China, India, and Pakistan all are pursuing new ballistic missile, cruise missile, and sea-based nuclear delivery systems. In addition, Pakistan has lowered the threshold for nuclear weapons use by developing tactical nuclear weapons capabilities to counter perceived Indian conventional military threats. North Korea continues its nuclear pursuits in violation of its earlier denuclearization pledges.
The nuclear-weapon states were officially recognized as possessing nuclear weapons by the NPT. The treaty serves to legitimize their nuclear arsenals, but prohibits building and maintaining such weapons in perpetuity. In 2000, the powers committed themselves to the “total elimination of their nuclear arsenals.” Because of the secretive nature with which most governments treat information about their nuclear arsenals, most of the figures below are best estimates of each nuclear-weapon state’s stockpile of nuclear weapons, including both strategic warheads and lower-yield devices referred to as tactical battlefield weapons.
The following are best estimates for each nation:
United States: September 2016 New START declaration, 1,367 strategic nuclear warheads deployed on 681 ICBMs, SLBMs, and strategic bombers. FAS estimates 2,570 non-deployed strategic warheads and roughly 500 deployed and nondeployed tactical warheads. In May 2016 the Defense Department announced that as of Sept. 30, 2015, the U.S. possessed 4,500 active and inactive nuclear warheads. (Note: This number does not include warheads awaiting dismantlement.) The State Department announced in April 2015 that approximately 2,500 warheads are retired and await dismantlement.
Russia: September 2016 New START declaration, 1,796 strategic warheads deployed on 508 ICBMs, Submarine Launched Ballistic Missiles (SLBMs), and strategic bombers.(Note: In March 2016, the U.S. State Department issued the latest fact sheet on its data exchange with Russia under New START, sharing the numbers of deployed nuclear warheads and New START-accountable delivery systems held by each country.) The Federation of American Scientists (FAS) estimates roughly 2,700 non-deployed strategic, deployed and nondeployed tactical warheads, and 3,200 additional warheads awaiting dismantlement.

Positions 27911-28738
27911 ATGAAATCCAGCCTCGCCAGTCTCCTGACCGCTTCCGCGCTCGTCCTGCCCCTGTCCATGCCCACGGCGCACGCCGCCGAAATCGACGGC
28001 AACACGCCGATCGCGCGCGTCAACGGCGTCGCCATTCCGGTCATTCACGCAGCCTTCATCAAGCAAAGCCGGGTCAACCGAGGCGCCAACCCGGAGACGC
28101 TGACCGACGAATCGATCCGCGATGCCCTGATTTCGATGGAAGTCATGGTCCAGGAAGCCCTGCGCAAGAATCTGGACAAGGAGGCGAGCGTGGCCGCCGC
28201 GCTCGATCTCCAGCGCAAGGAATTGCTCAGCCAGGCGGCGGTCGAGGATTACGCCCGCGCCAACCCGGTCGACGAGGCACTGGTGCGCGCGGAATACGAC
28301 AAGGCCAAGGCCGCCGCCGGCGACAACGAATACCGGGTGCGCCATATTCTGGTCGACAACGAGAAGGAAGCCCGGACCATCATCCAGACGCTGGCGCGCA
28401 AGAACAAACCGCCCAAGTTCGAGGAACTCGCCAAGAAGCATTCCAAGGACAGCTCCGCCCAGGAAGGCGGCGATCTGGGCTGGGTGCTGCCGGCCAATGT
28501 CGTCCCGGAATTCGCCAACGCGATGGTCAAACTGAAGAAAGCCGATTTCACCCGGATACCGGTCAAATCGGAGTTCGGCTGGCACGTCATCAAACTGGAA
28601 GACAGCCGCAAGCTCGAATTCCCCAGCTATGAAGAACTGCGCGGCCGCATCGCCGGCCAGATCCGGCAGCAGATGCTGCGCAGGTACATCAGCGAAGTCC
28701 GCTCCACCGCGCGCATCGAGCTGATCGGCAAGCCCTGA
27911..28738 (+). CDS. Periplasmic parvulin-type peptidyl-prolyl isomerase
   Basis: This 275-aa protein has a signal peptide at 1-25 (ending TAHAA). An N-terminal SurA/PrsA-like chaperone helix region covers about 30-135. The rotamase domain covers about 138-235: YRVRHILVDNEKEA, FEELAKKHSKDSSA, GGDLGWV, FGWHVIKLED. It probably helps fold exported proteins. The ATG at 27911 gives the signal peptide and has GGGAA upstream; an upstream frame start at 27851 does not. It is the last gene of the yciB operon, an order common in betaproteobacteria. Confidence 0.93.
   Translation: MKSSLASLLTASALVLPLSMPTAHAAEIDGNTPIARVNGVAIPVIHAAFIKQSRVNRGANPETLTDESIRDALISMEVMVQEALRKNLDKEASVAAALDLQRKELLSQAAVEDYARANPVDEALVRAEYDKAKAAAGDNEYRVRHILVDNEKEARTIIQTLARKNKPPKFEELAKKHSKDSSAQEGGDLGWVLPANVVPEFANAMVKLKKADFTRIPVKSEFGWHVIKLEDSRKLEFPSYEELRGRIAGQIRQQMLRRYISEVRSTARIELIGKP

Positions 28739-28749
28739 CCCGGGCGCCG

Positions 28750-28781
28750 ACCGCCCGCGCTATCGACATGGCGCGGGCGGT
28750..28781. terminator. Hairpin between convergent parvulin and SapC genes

United Kingdom: Estimate, 120 strategic warheads, of which no more than 40 are deployed at sea on four nuclear ballistic missile submarines at any given time. Total stockpile is estimated up to 215 warheads.
France: 300 total warheads.
China: 260 total warheads.
Next week: Part III — “Non-treaty nation or terrorist state likely culprit in tomorrow’s nuke war”
The following sources contributed to this report:
Arms Control Association, Federation of American Scientists, International Panel on Fissile Materials, U.S. Department of Defense, and U.S. Department of State.
Federation of American Scientists, CIA World Fact book, Nuclear Threat Initiative, U.S. Census Bureau; army-technology.com
U.S. Department of Nonproliferation Policy, U.S. Department of Disarmament and Threat Reduction Policy.
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Next week: NUKE WAR, Part III — “Non-treaty nation or terrorist state likely culprit in tomorrow’s nuke war”